India has announced plans to further ease a strict national lockdown even as the country reported a record daily rise in new Coronavirus cases.
From 8 June, restaurants, hotels, shopping centres and places of worship will be allowed to re-open in many areas in the first stage of a three-phase plan.
Weeks later, probably in July, schools and colleges will resume teaching.
But areas with high numbers of COVID-19 cases will remain under tight lockdown.
The plan comes after India registered a new record single-day rise in confirmed infections.
They reported nearly 8,000 cases on Saturday.
In total, India has recorded 174,500 cases and almost 5,000 deaths.
The nation of 1.3 billion has been hit less hard by the coronavirus than many other countries.
It went into a strict lockdown more than two months ago when the confirmed caseload was in the hundreds.
Official data suggests the decision prevented the loss of between 37,000 and 78,000 lives.
However, the cost to the economy has been high.
The pictures of millions of informal workers leaving cities for their rural villages after losing their jobs – some of them on foot – shocked the country.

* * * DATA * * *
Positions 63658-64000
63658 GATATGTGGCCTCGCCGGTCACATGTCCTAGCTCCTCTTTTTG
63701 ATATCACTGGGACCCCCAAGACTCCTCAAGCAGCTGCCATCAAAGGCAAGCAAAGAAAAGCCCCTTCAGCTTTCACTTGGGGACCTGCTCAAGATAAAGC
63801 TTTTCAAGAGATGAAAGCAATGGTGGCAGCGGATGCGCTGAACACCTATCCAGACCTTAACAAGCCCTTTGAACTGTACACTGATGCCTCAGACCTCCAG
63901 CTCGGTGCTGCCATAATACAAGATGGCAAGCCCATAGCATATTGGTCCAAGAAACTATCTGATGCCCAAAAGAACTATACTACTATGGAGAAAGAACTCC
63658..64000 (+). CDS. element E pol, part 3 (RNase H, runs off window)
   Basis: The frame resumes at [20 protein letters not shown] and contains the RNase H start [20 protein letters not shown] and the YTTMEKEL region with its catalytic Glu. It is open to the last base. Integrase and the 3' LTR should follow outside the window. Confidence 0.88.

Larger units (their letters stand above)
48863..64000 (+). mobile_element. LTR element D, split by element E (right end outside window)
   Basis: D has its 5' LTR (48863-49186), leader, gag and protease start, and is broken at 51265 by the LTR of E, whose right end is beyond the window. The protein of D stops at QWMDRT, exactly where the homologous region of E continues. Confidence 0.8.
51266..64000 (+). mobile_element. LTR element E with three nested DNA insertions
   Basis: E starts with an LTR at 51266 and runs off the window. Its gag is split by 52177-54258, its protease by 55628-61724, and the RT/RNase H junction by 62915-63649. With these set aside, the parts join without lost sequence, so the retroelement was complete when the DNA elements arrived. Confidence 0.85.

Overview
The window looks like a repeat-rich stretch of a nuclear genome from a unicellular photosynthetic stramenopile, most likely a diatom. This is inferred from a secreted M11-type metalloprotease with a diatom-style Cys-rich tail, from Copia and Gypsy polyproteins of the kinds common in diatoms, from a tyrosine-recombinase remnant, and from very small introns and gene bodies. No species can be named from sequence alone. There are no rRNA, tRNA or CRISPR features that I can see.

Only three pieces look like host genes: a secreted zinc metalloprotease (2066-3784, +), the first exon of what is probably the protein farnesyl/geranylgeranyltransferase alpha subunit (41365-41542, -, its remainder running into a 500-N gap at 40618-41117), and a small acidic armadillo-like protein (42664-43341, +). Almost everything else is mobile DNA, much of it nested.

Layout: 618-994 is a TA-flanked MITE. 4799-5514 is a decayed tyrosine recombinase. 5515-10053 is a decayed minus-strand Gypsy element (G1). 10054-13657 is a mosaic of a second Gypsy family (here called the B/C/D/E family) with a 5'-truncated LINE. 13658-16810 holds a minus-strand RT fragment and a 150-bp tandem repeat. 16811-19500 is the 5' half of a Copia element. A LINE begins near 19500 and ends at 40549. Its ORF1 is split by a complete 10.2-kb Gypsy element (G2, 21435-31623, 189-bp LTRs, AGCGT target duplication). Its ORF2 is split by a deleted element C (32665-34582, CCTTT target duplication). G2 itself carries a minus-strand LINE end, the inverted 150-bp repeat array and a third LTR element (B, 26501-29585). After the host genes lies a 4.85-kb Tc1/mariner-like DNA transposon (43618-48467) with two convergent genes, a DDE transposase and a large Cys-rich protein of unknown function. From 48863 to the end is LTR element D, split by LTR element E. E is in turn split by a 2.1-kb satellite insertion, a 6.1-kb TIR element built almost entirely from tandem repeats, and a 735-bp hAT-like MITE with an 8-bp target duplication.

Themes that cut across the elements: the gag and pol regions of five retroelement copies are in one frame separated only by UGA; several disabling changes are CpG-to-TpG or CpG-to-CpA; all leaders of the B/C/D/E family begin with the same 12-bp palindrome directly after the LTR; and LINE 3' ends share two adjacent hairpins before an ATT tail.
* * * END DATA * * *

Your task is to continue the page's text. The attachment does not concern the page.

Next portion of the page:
Health officials say that they are able to further lift the lockdown in many places because most cases have been restricted to urban areas in a handful of states.
India’s 3 phases plan to ease lockdown
As part of the three-phase plan:
- Shopping centres, places of worship, hotels, restaurants and other hospitality services will open from 8 June (guidelines will be released to ensure social distancing)
- School and colleges may open later – possibly in July – after consultations with states
- International travel, metro services, cinemas, sporting events and gyms will be allowed to restart in an undated third phase but this will depend on “the situation”
- A night curfew will remain in place but shorten by two hours – from 21:00-05:00 instead of 19:00-07:00
These measures will not apply to designated “containment zones”.
These are areas where the virus is believed to be transmitting at a higher rate.
Such zones are at the district or neighbourhood level.
The city of Mumbai, India’s financial capital. in Maharashtra state, has one of the highest numbers of containment zones, reports suggest.
Hospitals there are struggling to cope with an influx of virus patients.
The reported infection rate in Maharashtra is three times the national average.
This rate is the number of infections for every 100 tests.
People will be restricted from moving between containment zones and non-containment zones.
There will be no restriction on general inter-state travel, the government says.